What bothered me the most about this experience was that I was not given full information about what the surgery would entail. How can a patient give informed consent without all the facts, and there is an inherent disparity of information. Doctors can easily shade the info provided to lead the patient by the nose down the path he wants. Additionally, the experience was very dehumanizing. I was reduced to lying on a cold slab and people doing unknown things to you while you are naked. You are something that does not need to be introduced. The OR nurses carried on about their love lives and who was doing what that weekend. I tried to hold my head up to see what was going on, I was thrust back onto the pillow and told to remain still. We are humans, and we are scared or do not understand when is going on. Patients do not work within your area so what is common to you is a life-changing event. Have the compassion to tell us what to expect, allow us to make a truly informed decision, treat us well when we are under your care.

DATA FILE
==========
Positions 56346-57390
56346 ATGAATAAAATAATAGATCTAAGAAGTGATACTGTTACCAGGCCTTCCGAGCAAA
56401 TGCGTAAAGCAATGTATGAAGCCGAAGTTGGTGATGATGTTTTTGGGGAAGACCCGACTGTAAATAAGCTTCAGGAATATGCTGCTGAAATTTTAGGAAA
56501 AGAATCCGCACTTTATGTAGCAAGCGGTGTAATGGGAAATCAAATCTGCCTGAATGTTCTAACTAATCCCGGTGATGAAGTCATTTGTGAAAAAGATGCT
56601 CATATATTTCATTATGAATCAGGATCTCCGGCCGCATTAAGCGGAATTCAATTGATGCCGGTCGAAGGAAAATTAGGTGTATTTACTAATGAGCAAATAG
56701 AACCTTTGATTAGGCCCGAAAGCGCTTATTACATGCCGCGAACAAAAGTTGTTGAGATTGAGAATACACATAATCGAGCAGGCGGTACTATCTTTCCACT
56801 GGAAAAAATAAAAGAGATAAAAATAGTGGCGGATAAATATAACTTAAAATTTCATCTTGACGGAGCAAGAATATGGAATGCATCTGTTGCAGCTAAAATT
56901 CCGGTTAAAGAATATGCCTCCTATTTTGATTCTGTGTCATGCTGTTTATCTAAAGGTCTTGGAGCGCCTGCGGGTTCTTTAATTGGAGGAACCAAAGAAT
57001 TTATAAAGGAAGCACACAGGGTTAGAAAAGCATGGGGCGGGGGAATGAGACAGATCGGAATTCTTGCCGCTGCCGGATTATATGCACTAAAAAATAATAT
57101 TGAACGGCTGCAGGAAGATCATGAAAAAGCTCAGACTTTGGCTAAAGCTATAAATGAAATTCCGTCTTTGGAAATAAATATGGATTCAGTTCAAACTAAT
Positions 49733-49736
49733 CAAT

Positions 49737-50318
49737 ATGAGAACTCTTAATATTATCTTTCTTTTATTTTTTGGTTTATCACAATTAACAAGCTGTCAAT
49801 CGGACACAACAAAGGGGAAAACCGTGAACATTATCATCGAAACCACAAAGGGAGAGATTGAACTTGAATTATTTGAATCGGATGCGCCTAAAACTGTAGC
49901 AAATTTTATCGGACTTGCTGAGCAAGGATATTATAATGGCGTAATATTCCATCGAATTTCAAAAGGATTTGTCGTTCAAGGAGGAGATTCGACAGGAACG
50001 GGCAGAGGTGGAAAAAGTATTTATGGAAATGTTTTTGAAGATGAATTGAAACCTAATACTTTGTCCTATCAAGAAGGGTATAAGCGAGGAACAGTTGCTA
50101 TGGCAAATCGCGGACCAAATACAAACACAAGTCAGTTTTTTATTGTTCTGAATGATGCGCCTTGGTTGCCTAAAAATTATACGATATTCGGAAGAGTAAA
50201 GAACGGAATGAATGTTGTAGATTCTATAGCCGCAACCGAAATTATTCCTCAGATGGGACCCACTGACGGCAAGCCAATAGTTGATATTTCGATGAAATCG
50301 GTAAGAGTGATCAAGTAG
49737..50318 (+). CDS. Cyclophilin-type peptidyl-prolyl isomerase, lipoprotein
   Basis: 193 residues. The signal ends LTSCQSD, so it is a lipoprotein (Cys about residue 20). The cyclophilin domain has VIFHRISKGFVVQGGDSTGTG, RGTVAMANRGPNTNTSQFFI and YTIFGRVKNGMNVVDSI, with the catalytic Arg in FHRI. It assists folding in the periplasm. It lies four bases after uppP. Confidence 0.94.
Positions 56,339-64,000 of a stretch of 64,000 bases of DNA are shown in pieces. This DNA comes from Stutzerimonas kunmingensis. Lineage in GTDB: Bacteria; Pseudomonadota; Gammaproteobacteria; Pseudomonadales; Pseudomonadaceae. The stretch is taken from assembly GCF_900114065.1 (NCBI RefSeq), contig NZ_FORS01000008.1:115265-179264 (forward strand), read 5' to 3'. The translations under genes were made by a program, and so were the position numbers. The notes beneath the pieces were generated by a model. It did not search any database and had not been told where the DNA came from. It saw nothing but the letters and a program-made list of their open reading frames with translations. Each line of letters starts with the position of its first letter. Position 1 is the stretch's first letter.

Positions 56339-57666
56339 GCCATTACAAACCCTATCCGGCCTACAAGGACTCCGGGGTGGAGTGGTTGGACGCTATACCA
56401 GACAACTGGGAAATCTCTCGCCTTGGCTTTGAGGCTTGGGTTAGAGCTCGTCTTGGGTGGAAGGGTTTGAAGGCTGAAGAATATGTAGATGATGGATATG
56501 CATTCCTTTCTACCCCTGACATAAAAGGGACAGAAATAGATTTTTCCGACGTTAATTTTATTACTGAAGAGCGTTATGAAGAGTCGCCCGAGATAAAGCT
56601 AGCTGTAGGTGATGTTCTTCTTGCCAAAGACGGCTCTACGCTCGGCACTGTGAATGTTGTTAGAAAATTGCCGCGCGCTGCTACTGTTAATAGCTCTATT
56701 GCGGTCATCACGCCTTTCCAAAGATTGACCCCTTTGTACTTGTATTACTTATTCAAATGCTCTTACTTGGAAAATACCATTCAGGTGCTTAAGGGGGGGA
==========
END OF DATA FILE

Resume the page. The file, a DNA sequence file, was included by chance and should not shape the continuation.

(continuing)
PS. I would go on to have two more ablations, and another cardioversion (I approved this one). In six months starting in Oct '17, I stayed in the hospital for 21 days (most in the ICU), three ablations, six cardioversion (two sets of three), eight ER visits, eight hospitalizations from the ER, three ambulance rides and two 9-1-1 calls. I do want to thank my wife that saw me through all of this. She was and is my rock in my healthcare. Oh, and Thor. I want to thank him also.
Lastly, I live in NSR now. Pix is one of my not so great times in the ICU. Three licks from Thor would have cured this.
Jeanamo815, October 3, 2019 12:26pm EST
Lots has happend to you since that day in 2017.....new job, new home, new location. I continue to wish you the best for your good mental and physical health. You are an important memberr of this forum and your contributions and humor are valued by so many folks here.
Take care and keep in the sunlight,
RichVeg, October 3, 2019 12:31pm EST